​Everything You Need to Know About Torque [Guide]

​Everything You Need to Know About Torque [Guide]

Posted by Mark W. Schieber on 12th Mar 2021

(12 minute read)

Understanding the basics of torque theory, how it relates to tools, and the methods for applying torque in manufacturing, helps industrial buyers to make informed tool purchases. The following guide will walk you through everything you need to know about torque and the importance it plays in the world of industrial assembly tools.

 Torque Basics

In the most basic sense, torque is a form of measurement. Torque measures rotational or turning force - which is the amount of force it takes to cause an object to rotate around an axis. To measure this, both length and force must be calculated.

When you open a door, you apply force to the side of the door farthest from the door hinges. Trying to open a door by pressing against the part closest to the hinge, accomplishes little because torque is next to zero. 

The door handle's placement allows for the least amount of force to be applied so the door pivots on its hinge. Measuring from one side of the door to the other (hinge to handle), reveals the length that needs to be multiplied by the force in order to successfully open the door.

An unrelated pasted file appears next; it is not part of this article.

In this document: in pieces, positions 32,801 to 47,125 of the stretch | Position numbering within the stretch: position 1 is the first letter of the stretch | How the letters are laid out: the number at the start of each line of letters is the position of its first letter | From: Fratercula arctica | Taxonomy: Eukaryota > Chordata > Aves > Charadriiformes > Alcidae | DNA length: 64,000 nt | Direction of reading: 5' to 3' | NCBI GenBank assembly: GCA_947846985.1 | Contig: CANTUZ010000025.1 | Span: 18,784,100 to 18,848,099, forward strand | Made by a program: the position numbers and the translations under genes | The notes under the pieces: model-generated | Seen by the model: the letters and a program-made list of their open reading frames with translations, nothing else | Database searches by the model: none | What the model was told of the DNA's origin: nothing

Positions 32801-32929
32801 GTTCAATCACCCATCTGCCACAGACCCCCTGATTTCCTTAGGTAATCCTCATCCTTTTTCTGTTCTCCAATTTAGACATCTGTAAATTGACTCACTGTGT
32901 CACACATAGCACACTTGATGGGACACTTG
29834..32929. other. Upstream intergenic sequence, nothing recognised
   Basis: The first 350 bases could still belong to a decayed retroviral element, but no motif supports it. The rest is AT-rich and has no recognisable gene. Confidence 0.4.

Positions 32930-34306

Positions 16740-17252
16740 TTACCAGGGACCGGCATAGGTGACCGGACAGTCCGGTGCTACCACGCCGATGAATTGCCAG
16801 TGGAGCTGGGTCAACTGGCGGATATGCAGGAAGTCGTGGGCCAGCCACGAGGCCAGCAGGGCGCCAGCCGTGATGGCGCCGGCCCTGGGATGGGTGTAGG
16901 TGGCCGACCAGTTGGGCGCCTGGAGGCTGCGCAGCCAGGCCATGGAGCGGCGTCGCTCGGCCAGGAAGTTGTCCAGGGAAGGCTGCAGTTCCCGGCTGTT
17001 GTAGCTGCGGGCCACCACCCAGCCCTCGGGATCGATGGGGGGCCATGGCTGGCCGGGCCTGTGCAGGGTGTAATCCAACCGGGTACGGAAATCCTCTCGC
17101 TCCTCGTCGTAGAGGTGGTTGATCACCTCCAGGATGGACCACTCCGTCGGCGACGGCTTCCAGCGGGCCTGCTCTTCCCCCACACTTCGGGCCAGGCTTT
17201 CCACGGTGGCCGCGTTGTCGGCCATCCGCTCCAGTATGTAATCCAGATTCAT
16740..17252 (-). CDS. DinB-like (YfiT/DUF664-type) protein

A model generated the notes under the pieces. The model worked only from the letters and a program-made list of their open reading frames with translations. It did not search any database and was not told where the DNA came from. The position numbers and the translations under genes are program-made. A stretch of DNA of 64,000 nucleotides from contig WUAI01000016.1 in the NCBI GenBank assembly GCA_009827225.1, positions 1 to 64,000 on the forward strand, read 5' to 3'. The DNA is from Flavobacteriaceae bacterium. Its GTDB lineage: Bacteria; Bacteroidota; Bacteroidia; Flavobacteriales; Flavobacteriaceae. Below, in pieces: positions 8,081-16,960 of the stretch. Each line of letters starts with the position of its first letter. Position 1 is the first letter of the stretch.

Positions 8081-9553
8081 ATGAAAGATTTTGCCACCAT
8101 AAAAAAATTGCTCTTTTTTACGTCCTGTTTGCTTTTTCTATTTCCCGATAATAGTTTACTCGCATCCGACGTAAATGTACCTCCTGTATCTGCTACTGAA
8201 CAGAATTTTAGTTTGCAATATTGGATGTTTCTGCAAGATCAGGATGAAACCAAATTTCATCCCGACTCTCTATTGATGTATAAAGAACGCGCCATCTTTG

The following standardized formula can be used:

Length x Force = Torque (L x F = T)

When it comes to tools, you can think of this formula in a practical way. The length of a torque wrench’s handle would be multiplied by the amount of force at the centerline of the tool’s output shaft. For example, a 3-foot-long wrench that offers 30 pounds of force would equate to 90 foot-pounds of torque.

 Torque and Assembly Tools

Torque is utilized every day in common applications, from opening doors to starting car engines.

In the world of tools, torque is most used to create what is known as clamping force. Clamping force is created when torque is applied to a nut, bolt, or other threaded fastener. The result is that the torque draws two pieces of material together and secures them at a predetermined value.

The more torque applied to a bolt or fastener, the tighter the compression between the two materials. This is known as clamp load.

Total clamp load is determined by:

  • The amount of torque applied to the joint
  • The grade of the fastener (grade 8, grade 5, etc.)